How, and why, we should solve housing’s affordability problem
America’s affordability crisis is worsening. Its reasons are manifold, whether a product of the “k-shaped” recovery that has left 28% of renters owing back rent on their homes, or rapid house price appreciation driven by demand for new homes that rapidly outpaces supply. But what can the US mortgage industry do in the face of these challenges to help to create the affordability so many Americans need?
At the MBA’s recent CREF21 conference, a panel of mortgage experts broke down the affordability question and offered a few concrete solutions. Tony Love, SVP of affordable housing and FHA lending at Bellwether Enterprise Real Estate Capital, facilitated a wide-ranging discussion with John Gilmore, managing director of real estate finance at Walker & Dunlop LLC, Sarah Garland, director of debt and structured finance at CBRE capital markets, and D. Edward Greene, managing director of affordable housing finance at Lument. They all emphasized the unique challenge this country faces and offered a few novel routes to improving the overall picture.
“The problem is really bad and it’s growing,” said Garland. “And there’s no unified approach on how to address it all, either. There are lots of successful programs out there but I think we, as a group, need to come together and figure out how we’re going to tackle this growing shortage.”
Garland paid particular attention to gentrifying cities and urban cores where there’s a huge need for affordable housing. She emphasized the knock-on effects for those economies as workers are priced out of their homes and forced to live further and further from their jobs. The other panelists highlighted how acutely this affordability crisis is being felt in rental housing.
As the conversation turned to solutions, Gilmore highlighted how effective the low-income housing tax credit program (LIHTC) has been in delivering housing through a private-public partnership. While he believes the program needs to be reworked a little bit to reflect changing conditions since its initial introduction, he explained that it’s one of the more efficient delivery vehicles for new and more well-maintained affordable housing stock.
“We need to figure out ways to continue to expand it,” he said.
Ongoing costs and maintenance issues have been a longstanding problem in affordable housing. D. Edward Greene highlighted to the panel how the industry has addressed these challenges. The agencies, in the past 10 years, have come out with programs that serve to lower costs beyond the standard bank credit enhancement. Now, he believes agencies must come up with workforce housing products. The outsized impact of the COVID-19 pandemic on working-class families, in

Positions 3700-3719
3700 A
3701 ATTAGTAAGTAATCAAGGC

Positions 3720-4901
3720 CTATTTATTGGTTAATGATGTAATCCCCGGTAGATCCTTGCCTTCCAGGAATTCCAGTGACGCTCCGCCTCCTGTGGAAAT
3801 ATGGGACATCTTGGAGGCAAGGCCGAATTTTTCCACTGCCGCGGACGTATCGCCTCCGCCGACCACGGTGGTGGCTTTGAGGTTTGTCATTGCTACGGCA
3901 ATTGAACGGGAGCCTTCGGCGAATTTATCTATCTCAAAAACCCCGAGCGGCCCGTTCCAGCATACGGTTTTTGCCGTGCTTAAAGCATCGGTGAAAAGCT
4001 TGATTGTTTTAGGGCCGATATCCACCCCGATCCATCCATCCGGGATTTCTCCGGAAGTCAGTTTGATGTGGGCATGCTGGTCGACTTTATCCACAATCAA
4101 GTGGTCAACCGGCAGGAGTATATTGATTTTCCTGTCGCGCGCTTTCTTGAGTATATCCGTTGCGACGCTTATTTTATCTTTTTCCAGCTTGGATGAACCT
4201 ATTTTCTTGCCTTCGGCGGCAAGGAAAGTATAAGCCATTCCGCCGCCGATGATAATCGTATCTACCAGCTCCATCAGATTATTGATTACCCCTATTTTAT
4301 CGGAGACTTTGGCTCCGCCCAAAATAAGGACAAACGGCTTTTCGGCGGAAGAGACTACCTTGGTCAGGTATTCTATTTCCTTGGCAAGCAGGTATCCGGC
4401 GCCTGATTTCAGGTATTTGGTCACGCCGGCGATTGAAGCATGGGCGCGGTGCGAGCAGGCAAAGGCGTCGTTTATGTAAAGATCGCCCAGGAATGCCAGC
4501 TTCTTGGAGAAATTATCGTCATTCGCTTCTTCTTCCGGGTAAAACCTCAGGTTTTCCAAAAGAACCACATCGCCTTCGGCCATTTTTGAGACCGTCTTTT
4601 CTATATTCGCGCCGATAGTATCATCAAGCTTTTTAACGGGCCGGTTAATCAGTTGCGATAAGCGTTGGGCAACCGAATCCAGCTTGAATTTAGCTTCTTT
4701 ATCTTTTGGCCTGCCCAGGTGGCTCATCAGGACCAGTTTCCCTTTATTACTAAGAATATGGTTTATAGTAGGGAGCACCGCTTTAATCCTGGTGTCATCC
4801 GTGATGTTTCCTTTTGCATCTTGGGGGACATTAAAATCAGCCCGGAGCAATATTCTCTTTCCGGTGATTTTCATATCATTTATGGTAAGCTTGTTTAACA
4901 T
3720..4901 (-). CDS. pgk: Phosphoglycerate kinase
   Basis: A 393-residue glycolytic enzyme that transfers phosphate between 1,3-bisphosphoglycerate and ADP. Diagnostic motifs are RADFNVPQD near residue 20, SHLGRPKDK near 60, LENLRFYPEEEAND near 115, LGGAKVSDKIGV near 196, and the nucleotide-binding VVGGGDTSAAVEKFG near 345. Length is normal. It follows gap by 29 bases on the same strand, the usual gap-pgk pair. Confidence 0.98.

Greene’s opinion, calls out for programs that serve these people.
“I think the lenders are responding through innovation. I read almost daily about a new pilot program that has been tested, and I applaud them for doing that,” Greene said. “However, it seems like that the crisis is outpacing that.”
In discussing necessary solutions, the panel highlighted the need for more unified action across the industry. While many different solutions have been pioneered in different areas, the scale of the issue requires a clearer unified definition and singular approach. Clear definitions of low and middle income, for example, should be built with a knowledge of the frequency with which middle-income earners fall through the cracks.
For Graham, this might take more direct government involvement, either with an expansion of the tax credit program or action by municipalities lowering building fees that can be onerous for an affordable housing development. She and the other panelists emphasized that any government effort could help to marshall the significant amounts of private and investor capital ready to invest in affordable housing. Major corporations like Google and Amazon are setting up affordable housing funds, while ESG-rated mortgage backed securities are generating demand on public markets.
Tony Love, who moderated the discussion, drove home one final point that should get lenders, governments, and individual mortgage pros invested in delivering affordable housing for more Americans.
“As we focus on repairing the economy, it seems to me that housing is one of those segments of the economy that can really act as a stimulus,” Love said. “There was a recent study that showed for every dollar that the public invested in affordable housing, the investment returned a 24-time multiplier, between direct and indirect impact on the on the regional economy. I think that’s one of the things that policymakers are probably going to be looking at, when they’re starting to focus in on this infrastructure initiative. Hopefully, affordable housing will be part of that.”